Identifying Profitable Beef Bulls for Use in Irish Dairy Herds

TEAGASC Researchers at the Animal and Grassland Research and Innovations Centre have been working to create a new index which should facilitate easy identification of the most suitable beef bulls for use in dairy herds.
calendar icon 13 November 2012
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Considerable transfer of germplasm occurs between Irish dairy and beef herds. In 2010 approximately 40% of dairy cows were bred to beef bulls, with Angus (14%), Hereford (10%) and Limousin (6%) being the most used breeds. When using beef bulls on their herd, dairy farmers wish to produce an easy calved, good quality, live calf that has little effect on the subsequent lactational performance of its dam. To date, however, dairy farmers have no specific tool to facilitate selection of the most profitable beef bull for use in their herd. The aim of this study was to develop a new breeding index for dairy farmers that will aid in the selection of beef bulls.

Materials and Methods

For the development of any breeding goal, knowledge of three key components is required: 1) traits that influence the breeding goal, 2) genetic parameters of traits included in the selection index; and 3) the optimum economic values for each trait. The traits of interest included in the new index were: calving difficulty, calf mortality, gestation length, and calf price. Heritability estimates for these traits have been calculated using Irish data previously (Berry et al., 2011; McHugh et al., 2011). The economic value for calving difficulty was derived from the costs associated with an increase in the incidence of difficult calvings from 6 to 7%. The economic cost includes the costs of increased stockman hours, veterinary interventions, cow mortality, disposal and infertility as well as of loss in milk sales (McHugh et al., 2012). The economic value for calf mortality was calculated as the cost of calf disposal plus the average value of an equivalent live calf. For gestation length the economic value was calculated as the benefit of a one day shorter calving interval. For each of the three traits described above the projected or current prices and costs were used in the calculation of the economic values. As a monetary value is assigned to each calf the economic value for calf price was implicitly assumed in the breeding value of the calf. Calf price was the average price paid for a calf sold between 2 and 42 days of age within the range of €2 to €450 (McHugh et al., 2011). A proportion of resultant female progeny from the mating of a beef bull to a dairy cow are likely to subsequently become replacement females in the beef herd. Therefore, the response to selection on this new index on genetic merit of, in particular, milk yield and fertility in beef animals was of interest. Thus, the correlation between this new index and milk and fertility sub-indices of the existing suckler beef value index (SBV) was quantified by correlating each sire’s EBV for both milk and fertility with the EBV calculated for each trait included the new index.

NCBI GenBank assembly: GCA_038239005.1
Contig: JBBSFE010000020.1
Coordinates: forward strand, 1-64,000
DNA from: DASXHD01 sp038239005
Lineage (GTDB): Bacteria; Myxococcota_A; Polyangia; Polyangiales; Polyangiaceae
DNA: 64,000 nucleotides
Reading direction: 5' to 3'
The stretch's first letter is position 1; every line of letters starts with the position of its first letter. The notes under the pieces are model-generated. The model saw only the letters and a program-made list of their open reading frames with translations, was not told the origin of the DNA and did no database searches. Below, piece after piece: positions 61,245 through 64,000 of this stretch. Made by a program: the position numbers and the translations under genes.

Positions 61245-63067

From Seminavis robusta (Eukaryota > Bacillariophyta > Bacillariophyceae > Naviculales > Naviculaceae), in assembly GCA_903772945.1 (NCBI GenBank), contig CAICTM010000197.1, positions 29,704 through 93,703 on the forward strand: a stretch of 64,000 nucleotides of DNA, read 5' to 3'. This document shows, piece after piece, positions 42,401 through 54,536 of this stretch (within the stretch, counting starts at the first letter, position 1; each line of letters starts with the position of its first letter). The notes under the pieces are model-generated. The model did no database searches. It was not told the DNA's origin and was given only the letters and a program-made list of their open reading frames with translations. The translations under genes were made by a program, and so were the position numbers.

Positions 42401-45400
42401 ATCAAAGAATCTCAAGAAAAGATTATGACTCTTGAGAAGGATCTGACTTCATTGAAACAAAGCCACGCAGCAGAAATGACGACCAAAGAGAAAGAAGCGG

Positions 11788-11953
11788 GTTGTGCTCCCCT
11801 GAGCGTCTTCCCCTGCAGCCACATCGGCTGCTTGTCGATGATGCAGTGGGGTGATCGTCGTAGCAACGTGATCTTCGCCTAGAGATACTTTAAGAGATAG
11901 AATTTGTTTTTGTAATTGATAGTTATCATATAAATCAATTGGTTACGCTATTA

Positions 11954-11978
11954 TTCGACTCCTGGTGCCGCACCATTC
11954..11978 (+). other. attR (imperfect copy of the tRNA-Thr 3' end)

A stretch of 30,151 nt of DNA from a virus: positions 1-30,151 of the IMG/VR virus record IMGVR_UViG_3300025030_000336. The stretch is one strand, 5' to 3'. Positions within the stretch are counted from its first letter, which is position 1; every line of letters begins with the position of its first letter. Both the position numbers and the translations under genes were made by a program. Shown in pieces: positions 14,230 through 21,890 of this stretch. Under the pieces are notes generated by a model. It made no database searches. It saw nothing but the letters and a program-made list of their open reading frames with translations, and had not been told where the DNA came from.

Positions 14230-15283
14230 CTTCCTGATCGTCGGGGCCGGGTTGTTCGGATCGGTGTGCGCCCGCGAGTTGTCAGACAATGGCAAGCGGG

Results and Discussion

The calculated economic weights, along with the relative emphasis on each of the four traits are presented in Table 1. Decreases in calving difficulty, peri-natal mortality and gestation length increase farm profitability and this is reflected in the negative economic weightings for these three traits. Approximately two-thirds of the relative emphasis was placed on calf price, indicating the importance of high calf price to farm profitability as well as the large genetic variation in this trait. However the genetic standard deviation (25.7 kg) was considerably higher for calf price compared the other traits included in the index.

Genetic Standard Deviation (?g), Economic Weighting and Relative Emphasis (%) for each of the Four Traits Included in the Index
Trait ?g Economic weighting Relative emphasis
Calving difficulty 2.94 -3.84 27.04
Calf mortality 0.29 -1.78 1.24
Gestation length 1.88 -2.26 10.17
Calf price 25.7 1.00 61.55

Sire predicted transmitting abilities (PTAs) are currently available for calving difficulty, calf perinatal mortality and gestation length and PTAs for calf price will be available from the ICBF in 2012. Therefore the index value of an animal can be calculated simply as the sum of the economic weight times the respective PTA.

The correlation between the new index and the milk and fertility sub-indices of the SBV was moderately positive (r=0.35). This indicates that selection of beef bulls on the new index will result in indirect selection for improved milk and fertility traits in female progeny used as beef herd replacements, both of which are of key economic importance to the suckler herd. Preliminary analysis of sire breeding values clearly shows that this index favours easier calving sires with shorter gestation lengths. For example, results to date suggest that Aberdeen Angus and Hereford sires will, on average, generate €37 greater profit per calf born to a dairy dam compared to progeny of a Belgian Blue sire.


The formation of this new index will facilitate easy identification of the most profitable beef bulls for use in the dairy herd. It is envisaged that the new index will be launched in 2012.


The authors gratefully acknowledge funding from ABP Food Group.


Amer, P. (2010). Report generated for the ICBF.
Berry, D.P., & Evans, R.D. (2011). J. Anim. Sci. Submitted
Mc Hugh, N., Evans, R.D., Amer, P.R., Fahey, A.G., & Berry, D.P. (2011) J. Anim. Sci. 89:29-39.
McHugh, N., Kearney, J.F., & D.P. Berry. (2012). In: Proc. Agric. Res. Forum.

November 2012

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